The High North
Cannabis in Canada
In 2018, Canada became only the second country in the world to legalize cannabis. The High North is a groundbreaking collection that examines the run-up to legalization and its aftermath, while disrupting widely accepted narratives about legalization in Canada. What does cannabis legalization really mean for the public, governments, and the Canadian legal system?
Contributors from a variety of disciplines and backgrounds, cannabis scholars and “practitioners,” activists and advocates, highlight the neoliberal forces shaping cannabis consumerism. They expose the vested interests of government and industry and the corporate focus on the nascent green dream of profits. Longtime cannabis activist Jodie Emery revisits the activism that led to today’s great social experiment. Historian Catherine Carstairs takes readers back to 1923, when few would even have heard of the substance newly added to the schedule of restricted drugs, through to an examination of today’s cannabis laws. Kanenhariyo Seth LeFort outlines customary cannabis-related practices among the Kanyen’kehá:ka (Mohawk) First Nation.
From the first appearance of cannabis in Canada and the advent of current-day dispensaries, to the mental health implications of legal weed and the plight of workers in the cannabis economy, The High North offers a comprehensive critique of the many aspects of legalization. To quote the Grateful Dead: “What A Long Strange Trip It’s Been.”
This book will find an audience with readers interested in cannabis history and legalization, as well as with academics and researchers in the social sciences, humanities, and other fields who study the use of cannabis and policy reform. Professionals seeking a critical perspective on cannabis legalization informed by both academic and non-academic points of view will also find this book to be an excellent read.
For many of us, Canada’s legalization of cannabis was a remarkable step forward. The High North provides us with a more nuanced view of that event, and of our past, our present, and, most importantly, our future. What are the challenges that we face now? This book will make you think about where we are heading and why.
Andrew D. Hathaway teaches in the Department of Sociology and Anthropology at the University of Guelph. He researches cannabis use in marginalized and mainstream populations, including experiences of users, and has published widely on normalization, harm reduction, and social policy implications. He is the author of the textbook Drugs and Society. Clayton James Smith McCann is currently a doctoral candidate in cultural anthropology at McMaster University. His longitudinal research project investigating cannabis production communities advocates for a national cannabis appellations program to protect the small-scale cannabis farmer, and five decades of knowledge and genetics issuing from such production contexts.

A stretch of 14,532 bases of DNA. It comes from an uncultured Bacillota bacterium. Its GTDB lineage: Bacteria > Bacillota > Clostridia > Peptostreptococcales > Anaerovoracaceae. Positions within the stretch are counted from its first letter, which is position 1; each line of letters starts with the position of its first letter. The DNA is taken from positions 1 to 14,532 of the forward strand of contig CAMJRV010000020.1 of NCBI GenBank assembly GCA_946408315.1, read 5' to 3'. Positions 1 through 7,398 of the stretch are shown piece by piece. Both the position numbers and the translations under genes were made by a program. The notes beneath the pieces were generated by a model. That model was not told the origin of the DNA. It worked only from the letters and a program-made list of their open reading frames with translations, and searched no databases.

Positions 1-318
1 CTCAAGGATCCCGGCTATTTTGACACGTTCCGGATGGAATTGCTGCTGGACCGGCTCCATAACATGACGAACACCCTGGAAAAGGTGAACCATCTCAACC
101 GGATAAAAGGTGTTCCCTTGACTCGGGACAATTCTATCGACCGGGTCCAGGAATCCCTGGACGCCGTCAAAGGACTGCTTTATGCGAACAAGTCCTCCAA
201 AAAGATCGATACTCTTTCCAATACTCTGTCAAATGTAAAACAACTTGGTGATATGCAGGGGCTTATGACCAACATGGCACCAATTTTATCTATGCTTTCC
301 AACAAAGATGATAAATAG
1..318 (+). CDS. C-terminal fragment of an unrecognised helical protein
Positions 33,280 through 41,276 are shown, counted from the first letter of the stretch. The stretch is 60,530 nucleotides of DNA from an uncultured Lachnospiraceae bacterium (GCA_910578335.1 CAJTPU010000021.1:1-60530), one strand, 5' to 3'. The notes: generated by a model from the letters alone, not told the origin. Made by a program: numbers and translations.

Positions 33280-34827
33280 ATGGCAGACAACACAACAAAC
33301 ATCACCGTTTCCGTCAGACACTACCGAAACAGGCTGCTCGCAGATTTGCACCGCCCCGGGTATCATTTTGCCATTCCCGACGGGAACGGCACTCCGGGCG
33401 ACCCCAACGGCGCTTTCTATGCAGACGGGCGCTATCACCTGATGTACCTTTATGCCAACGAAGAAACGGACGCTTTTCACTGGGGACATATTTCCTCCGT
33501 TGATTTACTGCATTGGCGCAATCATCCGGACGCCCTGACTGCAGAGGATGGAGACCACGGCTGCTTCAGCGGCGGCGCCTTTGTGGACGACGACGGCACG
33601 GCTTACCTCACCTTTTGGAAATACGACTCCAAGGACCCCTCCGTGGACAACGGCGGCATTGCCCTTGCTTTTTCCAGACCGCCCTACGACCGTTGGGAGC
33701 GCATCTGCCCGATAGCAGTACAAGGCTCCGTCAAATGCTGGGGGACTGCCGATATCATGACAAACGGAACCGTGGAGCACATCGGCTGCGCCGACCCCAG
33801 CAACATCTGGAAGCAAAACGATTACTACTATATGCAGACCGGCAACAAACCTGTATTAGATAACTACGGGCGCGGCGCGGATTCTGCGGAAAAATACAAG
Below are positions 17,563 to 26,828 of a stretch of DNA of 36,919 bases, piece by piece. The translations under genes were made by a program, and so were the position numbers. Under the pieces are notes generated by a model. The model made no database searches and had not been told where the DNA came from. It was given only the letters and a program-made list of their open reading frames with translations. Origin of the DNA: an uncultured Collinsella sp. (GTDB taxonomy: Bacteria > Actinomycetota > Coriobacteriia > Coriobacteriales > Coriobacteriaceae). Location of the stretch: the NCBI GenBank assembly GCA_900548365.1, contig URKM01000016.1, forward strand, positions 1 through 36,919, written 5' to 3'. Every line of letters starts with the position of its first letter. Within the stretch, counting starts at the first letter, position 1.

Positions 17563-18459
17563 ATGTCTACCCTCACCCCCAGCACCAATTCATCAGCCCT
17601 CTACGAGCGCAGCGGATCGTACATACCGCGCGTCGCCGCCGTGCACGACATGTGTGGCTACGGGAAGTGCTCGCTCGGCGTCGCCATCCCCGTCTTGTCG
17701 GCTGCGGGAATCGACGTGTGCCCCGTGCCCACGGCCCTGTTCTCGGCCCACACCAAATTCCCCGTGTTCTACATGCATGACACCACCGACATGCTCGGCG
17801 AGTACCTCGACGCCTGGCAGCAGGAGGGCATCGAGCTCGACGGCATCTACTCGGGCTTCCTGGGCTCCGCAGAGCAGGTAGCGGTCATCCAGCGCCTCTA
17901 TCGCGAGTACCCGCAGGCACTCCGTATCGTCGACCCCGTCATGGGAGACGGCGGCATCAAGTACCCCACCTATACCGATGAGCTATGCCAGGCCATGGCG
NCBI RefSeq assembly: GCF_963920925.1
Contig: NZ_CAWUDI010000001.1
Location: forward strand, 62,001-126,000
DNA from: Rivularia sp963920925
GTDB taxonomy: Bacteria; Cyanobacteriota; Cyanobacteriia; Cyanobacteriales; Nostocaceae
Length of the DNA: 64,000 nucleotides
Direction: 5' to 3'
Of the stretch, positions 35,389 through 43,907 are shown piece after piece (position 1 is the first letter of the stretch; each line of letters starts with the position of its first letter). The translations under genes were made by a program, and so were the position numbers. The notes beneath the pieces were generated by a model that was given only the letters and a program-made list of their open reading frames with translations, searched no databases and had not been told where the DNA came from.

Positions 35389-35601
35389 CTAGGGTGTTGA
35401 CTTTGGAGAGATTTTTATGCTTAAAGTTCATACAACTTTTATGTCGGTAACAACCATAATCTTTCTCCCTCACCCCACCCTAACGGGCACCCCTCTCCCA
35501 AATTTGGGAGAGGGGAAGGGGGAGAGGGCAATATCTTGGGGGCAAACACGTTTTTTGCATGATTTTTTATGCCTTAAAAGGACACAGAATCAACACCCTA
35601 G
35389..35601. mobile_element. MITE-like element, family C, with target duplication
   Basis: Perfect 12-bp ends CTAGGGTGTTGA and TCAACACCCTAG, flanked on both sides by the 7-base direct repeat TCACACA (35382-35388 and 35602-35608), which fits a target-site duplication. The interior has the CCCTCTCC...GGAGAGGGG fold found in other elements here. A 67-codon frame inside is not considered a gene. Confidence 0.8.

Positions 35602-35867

Contributors: Catherine Carstairs, Jason Childs, Kelly Coulter, Sarah Daniels, Michael DeVillaer, Jodie Emery, George Hartner, Kelly Insley, Karina Lahnakoski, Kanenhariyo Seth LeFort, Alison McMahon, Michelle St. Pierre, "Sal," Jared J. Wesley, Jenna Valleriani, Jeannette VanderMarel, Zach Walsh
Introduction: Can Someone Tell Me What Just Happened? / Andrew D. Hathaway and Clayton James Smith McCann
Part 1: Cannabis in Context: Historical, Political, and Economic Factors
1 From Prohibition to Legalization: Cannabis Use and the Law / Catherine Carstairs
2 Cannabis-Policy Integration and Alignment: Missed Opportunities and Obstacles to Collaborative Governance / Jared J. Wesley
3 Displacing the Illicit Cannabis Market: Challenges and Trade-offs / Jason Childs and George Hartner
4 Medical Cannabis Dispensaries: A Conduit for Change? / Jenna Valleriani
Part 2: Cannabis and Public Health: A Multidisciplinary View
5 Cannabis Legalization: Déjà Vu All over Again? / Michael DeVillaer
6 Cannabis Substitution: The Canadian Experience / Michelle St. Pierre, Sarah Daniels, and Zach Walsh
7 Cannabis and Mental Health: A Sociological Perspective / Andrew D. Hathaway
8 Help Wanted: The Plight of Workers and Consumers under Canada’s Legal Cannabis Production Regime / Clayton James Smith McCann
Part 3: Cannabis Subjectivities: An Array of Voices
9 Women in Corporate Cannabis Work
From a Good House to Good Farm / An interview with Jeannette VanderMarel
Building Consumer Trust in a Nascent Industry / Karina Lahnakoski
Cannabis Jobs in Canada / Alison McMahon
10 Last Stop Before Hopeless / Kelly Insley
11 Dusting Off the Path – Tsi Nionkwarihotens / Kanenhariyo Seth LeFort
12 Slow Cannabis / Kelly Coulter
13 Illicit Cannabis Market Folklore
Guilty Republic / Clayton James Smith McCann
For the Discriminating Traveller / “Sal”
14 Cannabis Activism in Canada: Reflections on a Movement in Transition / Jodie Emery
Postscript: “Craft” Cannabis and a New Kind of Canadian Farm / Andrew D. Hathaway and Clayton James Smith McCann
List of Contributors; Index
Try to Control Yourself
The Regulation of Public Drinking in Post-Prohibition Ontario, 1927-44
By Dan Malleck
When Good Drugs Go Bad
Opium, Medicine, and the Origins of Canada’s Drug Laws
By Dan Malleck
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